T.C. joined the Pennsylvania Innocence Project in August of 2015, increasing the Project’s legal staff to three full-time attorneys. T.C. graduated from Pennsylvania State University in 2009 and received his J.D. from the University of Pittsburgh School of Law in 2012.
Prior to joining the Project, T.C. worked as the appellateand post-conviction attorney for a private criminal defense firm in Harrisburg, Pennsylvania, from 2012-2015. In those three years with the firm, T.C. litigated cases throughout Pennsylvania, and he drafted the PCRA petition and worked on the team that freed James Hugney after 35 years of wrongful incarceration. T.C. has been a volunteer at the Widener School of Law in Delaware as a Moot Court judge, at Penn State University, and with the Alzheimer’s Association.
Elizabeth graduated from the University of Pittsburgh in 2004 and then worked for a small non-profit organization that served at-risk children and families. As Director of Placement Services, she managed ten direct-care caseworkers and 36 foster families. While working full-time, Elizabeth attended Duquesne University School of Law in the evenings and received her J.D. in 2010.
After law school, Elizabeth was recruited by the Allegheny County Office of Conflict Counsel to develop two new programs to ensure quality legal representation for court-involved youth. She collaborated with community youth agencies, county government agencies, and court officials in developing the program model and mission. She was responsible for all policies and procedures, identifying and obtaining funding, and the recruitment of qualified staff. The juvenile delinquency and juvenile dependency divisions of the Office of Conflict Counsel were launched in the spring of 2011. Both programs have been widely praised and have continued to grow and expand over the last several years.
After passing the Pennsylvania bar exam, Elizabeth joined the Office of Conflict Counsel’s adult trial unit where she represented adult criminal clients in cases ranging in severity from summary disorderly conduct to first degree homicide. Most recently, Elizabeth gained invaluable federal criminal trial experience through her work as a Research and Writing Attorney and Assistant Federal Defender for the Federal Defender’s Office in the District of the U.S. Virgin Islands.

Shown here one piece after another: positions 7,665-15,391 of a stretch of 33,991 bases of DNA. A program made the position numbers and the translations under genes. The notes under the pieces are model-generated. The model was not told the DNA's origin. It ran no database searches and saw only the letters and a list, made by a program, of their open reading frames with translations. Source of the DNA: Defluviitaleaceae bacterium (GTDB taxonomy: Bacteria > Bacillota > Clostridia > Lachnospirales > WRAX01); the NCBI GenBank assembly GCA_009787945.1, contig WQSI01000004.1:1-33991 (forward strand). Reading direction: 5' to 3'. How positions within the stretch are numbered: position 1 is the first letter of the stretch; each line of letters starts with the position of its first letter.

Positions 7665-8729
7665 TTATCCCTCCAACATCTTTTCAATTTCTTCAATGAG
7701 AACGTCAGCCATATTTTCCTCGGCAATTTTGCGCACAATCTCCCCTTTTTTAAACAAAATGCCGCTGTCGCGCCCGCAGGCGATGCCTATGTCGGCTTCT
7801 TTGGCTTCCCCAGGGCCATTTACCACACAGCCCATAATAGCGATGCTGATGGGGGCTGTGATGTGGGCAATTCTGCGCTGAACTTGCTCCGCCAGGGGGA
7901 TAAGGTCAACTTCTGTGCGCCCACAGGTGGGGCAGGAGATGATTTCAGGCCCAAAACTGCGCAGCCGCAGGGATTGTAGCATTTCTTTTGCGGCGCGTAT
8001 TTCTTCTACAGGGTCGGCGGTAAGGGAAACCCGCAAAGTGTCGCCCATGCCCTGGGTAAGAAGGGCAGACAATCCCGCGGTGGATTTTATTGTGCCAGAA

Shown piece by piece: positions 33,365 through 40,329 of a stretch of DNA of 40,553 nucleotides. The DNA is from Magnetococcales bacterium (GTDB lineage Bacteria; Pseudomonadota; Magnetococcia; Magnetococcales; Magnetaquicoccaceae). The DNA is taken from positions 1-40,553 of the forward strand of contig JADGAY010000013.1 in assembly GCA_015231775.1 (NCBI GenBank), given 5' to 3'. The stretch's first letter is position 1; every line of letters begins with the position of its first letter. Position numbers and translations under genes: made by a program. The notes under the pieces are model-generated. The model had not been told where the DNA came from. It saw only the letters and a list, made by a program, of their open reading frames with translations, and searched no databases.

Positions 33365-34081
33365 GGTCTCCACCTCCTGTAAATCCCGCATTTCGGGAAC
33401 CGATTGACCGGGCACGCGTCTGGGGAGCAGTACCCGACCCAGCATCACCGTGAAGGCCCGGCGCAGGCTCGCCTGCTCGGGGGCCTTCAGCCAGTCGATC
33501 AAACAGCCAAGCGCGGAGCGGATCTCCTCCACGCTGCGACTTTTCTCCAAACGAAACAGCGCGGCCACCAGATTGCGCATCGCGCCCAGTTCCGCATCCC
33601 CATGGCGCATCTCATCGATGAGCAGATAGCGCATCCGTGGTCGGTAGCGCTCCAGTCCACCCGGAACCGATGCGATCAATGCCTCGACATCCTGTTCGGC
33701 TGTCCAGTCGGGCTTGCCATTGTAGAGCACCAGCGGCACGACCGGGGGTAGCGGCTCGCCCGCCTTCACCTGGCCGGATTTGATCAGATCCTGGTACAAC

Board of Directors
- President: Howard D. Scher; Buchanan Ingersoll & Rooney PC
- Vice-President: Riley H. Ross III; Ross Legal Practice, LLC
- Vice-President: Samuel W. Silver; Schnader Harrison Segal & Lewis LLP
- Vice-President: John S. Summers; Hangley Aronchick Segal Pudlin & Schiller
- Secretary: Carolyn P. Short; Reed Smith LLP
- Treasurer: Richard P. Myers; Paul Reich & Myers, PC
- Paul D. Brandes; Villari, Brandes & Giannone P.C
- Jeff Bresch; Jones Day
- Doris DelTosto Brogan; Villanova University School of Law
- J. Gordon Cooney, Jr.; Morgan, Lewis & Bockius LLP
- Pedro de la Torre; The Chemours Company
- David Fawcett; Reed Smith LLP
- Ann C. Flannery; Law Offices of Ann C. Flannery, LLC
- Thomas M. Gallagher; Pepper Hamilton LLP
- Norman J. Glickman; Rutgers University Edward J. Bloustein School of Planning and Public Policy
- Martin Heckscher; Heckscher, Teillon, Terrill, & Sager
- Kelley B. Hodge; Elliott Greenleaf
- Michael J. Holston; Merck & Co., Inc.
- Thomas J. Innes, III; Defender Association of Philadelphia
- Michael L. Lehr; Greenberg Traurig, LLP
- Zane D. Memeger; Morgan, Lewis & Bockius LLP
- Kevin V. Mincey; Mincey & Fitzpatrick, LLC
- Martha Morse; Pembroke Philanthropy Advisors
- Louis M. Natali, Jr.; Temple University Beasley School of Law
- Catherine Recker; Welsh & Recker, P.C.
- David Richman; Pepper Hamilton LLP
- David Rudovsky; Kairys, Rudovsky, Messing & Feinberg
- Elise Singer; Fine Kaplan and Black, RPC
- David Sonenshein; Temple University Beasley School of Law
- Joseph A. Sullivan; Pepper Hamilton LLP